The Pulse | Politics | South Asia

In India, Muslim Claims to Public Spaces Meet Protests and Disruption

Hindu right-wing outfits have been disrupting the Friday prayers of Muslims at sites in Gurugram allotted to them by the local administration.

In India, Muslim Claims to Public Spaces Meet Protests and Disruption

An Indian Muslim boy holds a placard during a protest against Citizenship Amendment Bill after Friday prayers in Ahmedabad, India, Friday, December 13, 2019.

Credit: AP Photo/Ajit Solanki

On September 29, 2021, a video of a man protesting against Muslims offering Friday congregational prayers (Namaz) on public land in Gurugram, near India’s capital, New Delhi, went viral on Twitter. This escalated into a full-scale protest at the area in a span of just 10 days, with dozens of people carrying placards and shouting slogans to protest the Muslim gatherings every Friday.

For five consecutive weeks since then, protesters led by Hindu organizations like Bharat Mata Vahini have been disrupting Friday prayers that Muslims have been offering for over a year at the site.

Incidentally, the public sites where the Muslims have been gathering to pray, were sanctioned to them by the local administration. Indeed, the site that faced protest was among 37 sites that the administration had finalized in May 2018, as a place for Friday congregational prayers. This decision was made after discussions with members of both communities. Local police say that Muslims have been praying here for more than a year now without disruptions.

But tensions at the site have been running high for weeks, after Hindu organizations escalated the situation on November 5 by performing a Govardhan puja – rituals relating to a Hindu festival – there. Not only did the Sanyukt Hindu Sangharsh Samiti, a Hindu right-wing group, ignite tensions by organizing the puja at the Muslim prayer site but also, it invited BJP leader Kapil Mishra to the event.

Infamous for inciting violence against Muslims, Mishra had led rallies in favor of the Citizenship Amendment Act in northeast Delhi in February 2020. The legislation is anti-Muslim and Muslims had been protesting against it by organizing rallies and blocking roads.

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At the rally in northeast Delhi, Mishra warned the Delhi police that if they did not clear the Jaffrabad and Chand Bagh areas of the anti-CAA protesters, his supporters would also hit the streets. He followed that up with a tweet calling on his supporters to gather at Maujpur “to give an answer to Jaffrabad.”

A few hours later, anti-Muslim mobs went on a rampage, destroying Muslim homes, shops and businesses in the district.

Mishra has now labelled the disruptions of the Muslims praying at the Gurugram site as “a movement for citizens’ right for free roads.” He has said that no one had the right to block roads every week.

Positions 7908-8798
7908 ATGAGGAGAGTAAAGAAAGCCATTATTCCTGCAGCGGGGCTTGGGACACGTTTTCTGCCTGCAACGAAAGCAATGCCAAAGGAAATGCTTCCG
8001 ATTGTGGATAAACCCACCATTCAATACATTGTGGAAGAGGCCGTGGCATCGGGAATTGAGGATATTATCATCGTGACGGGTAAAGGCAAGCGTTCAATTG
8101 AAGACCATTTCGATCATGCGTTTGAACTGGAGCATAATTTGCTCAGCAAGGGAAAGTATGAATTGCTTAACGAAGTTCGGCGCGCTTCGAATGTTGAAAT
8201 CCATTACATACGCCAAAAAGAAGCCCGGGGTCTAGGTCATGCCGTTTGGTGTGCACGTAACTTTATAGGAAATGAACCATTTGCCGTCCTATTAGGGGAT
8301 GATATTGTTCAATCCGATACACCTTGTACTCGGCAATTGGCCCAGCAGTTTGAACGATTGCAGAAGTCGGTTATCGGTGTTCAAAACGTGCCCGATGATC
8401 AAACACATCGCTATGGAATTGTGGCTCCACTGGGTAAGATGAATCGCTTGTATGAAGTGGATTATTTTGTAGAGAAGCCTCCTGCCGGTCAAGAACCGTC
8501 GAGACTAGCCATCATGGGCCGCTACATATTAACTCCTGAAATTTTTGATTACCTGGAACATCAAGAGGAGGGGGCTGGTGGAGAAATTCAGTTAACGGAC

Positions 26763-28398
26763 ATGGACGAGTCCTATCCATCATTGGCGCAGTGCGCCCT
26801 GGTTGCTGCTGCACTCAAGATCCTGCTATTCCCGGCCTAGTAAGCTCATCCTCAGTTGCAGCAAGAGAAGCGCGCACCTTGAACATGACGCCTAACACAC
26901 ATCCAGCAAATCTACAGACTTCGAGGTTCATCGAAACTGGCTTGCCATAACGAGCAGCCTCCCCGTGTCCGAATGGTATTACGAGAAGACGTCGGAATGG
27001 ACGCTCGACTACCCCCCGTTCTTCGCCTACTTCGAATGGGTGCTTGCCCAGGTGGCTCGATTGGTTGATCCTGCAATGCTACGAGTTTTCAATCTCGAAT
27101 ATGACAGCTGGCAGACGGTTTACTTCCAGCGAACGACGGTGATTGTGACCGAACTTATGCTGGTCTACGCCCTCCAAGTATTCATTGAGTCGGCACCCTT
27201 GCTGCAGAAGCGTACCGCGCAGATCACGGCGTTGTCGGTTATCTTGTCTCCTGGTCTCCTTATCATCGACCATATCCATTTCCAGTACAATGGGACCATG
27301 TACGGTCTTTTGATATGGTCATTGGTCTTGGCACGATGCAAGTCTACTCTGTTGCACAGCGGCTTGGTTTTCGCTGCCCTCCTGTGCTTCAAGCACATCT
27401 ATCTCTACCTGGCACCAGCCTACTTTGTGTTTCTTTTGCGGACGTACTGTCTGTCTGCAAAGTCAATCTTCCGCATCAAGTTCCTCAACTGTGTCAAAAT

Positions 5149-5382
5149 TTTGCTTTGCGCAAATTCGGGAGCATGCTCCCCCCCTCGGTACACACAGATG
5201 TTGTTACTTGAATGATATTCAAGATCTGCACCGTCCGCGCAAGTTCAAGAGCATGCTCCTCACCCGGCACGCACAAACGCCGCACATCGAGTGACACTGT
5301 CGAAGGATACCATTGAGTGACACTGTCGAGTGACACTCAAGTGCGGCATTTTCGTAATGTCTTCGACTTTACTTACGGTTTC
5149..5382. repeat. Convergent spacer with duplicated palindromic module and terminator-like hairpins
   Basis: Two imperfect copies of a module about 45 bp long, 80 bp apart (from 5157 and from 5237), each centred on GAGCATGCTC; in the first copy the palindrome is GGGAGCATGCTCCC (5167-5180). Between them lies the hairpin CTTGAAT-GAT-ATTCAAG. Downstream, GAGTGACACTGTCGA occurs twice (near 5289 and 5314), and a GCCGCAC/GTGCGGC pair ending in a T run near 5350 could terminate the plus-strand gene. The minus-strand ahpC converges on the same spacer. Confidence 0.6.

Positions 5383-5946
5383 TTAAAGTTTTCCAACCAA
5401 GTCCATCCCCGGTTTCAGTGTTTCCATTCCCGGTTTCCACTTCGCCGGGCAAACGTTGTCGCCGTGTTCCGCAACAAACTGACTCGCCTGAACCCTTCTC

Adding fuel to the fire, India’s Home Minister Amit Shah attacked Muslims for praying in public places and blocking traffic. He was speaking at a rally in the northern state of Uttarakhand, which will vote in state assembly elections next  year.

Incidentally, authorities have allotted 37 public sites to Muslims in Gurugram as there are only 13 mosques in the area to serve the needs of over 500,000 Muslims. Politicians seeking the spotlight have made a practical matter a Hindu-Muslim issue.

Meanwhile, the district administration has withdrawn permission for Namaz at eight sites in the city. Gurgaon police have said that the decision was taken following “objection from local residents and resident welfare associations.”

Since the beginning of the Narendra Modi government’s second term, the systematic targeting of Muslims, who make up 14 percent of India’s population, has grown. Since the anti-Muslim violence in Delhi in February last year, more overt manifestations of hatred toward Muslims have been evident across the country.

Muslims are being forced to chant Hindu prayers and slogans and beheaded for alleged affairs with Hindu girls. Muslim women were auctioned on the dark web. The Hindu right-wing is undertaking activities that are contributing to a rise in anti-Muslim sentiment be it social, economic or political.

Meanwhile, ordinary Muslims in Gurugram are asking why performing puja is a better act than Namaz. “We just want to pray for barely half-an-hour,” a Muslim, who saw his prayer site being snatched away told The Diplomat. “Is that too much to ask for?”

Another Muslim, who spoke to The Diplomat on the condition of anonymity wondered “why it is the Muslims who have to always compromise on our demands?”

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There are different rules it seems for Hindus and Muslims. At the height of the second wave of the COVID-19 pandemic, Uttar Pradesh Chief Minister Yogi Adityanath permitted hundreds of thousands of Hindu pilgrims to assemble for the Kumbh Mela, a major Hindu pilgrimage festival. Permission was granted for the Kanwar Yatra too, although such congregations were super-spreader events, which resulted in thousands testing positive and even dying. In contrast, the government has a problem with Muslims offering Namaz every Friday at sites that were permitted by local authorities.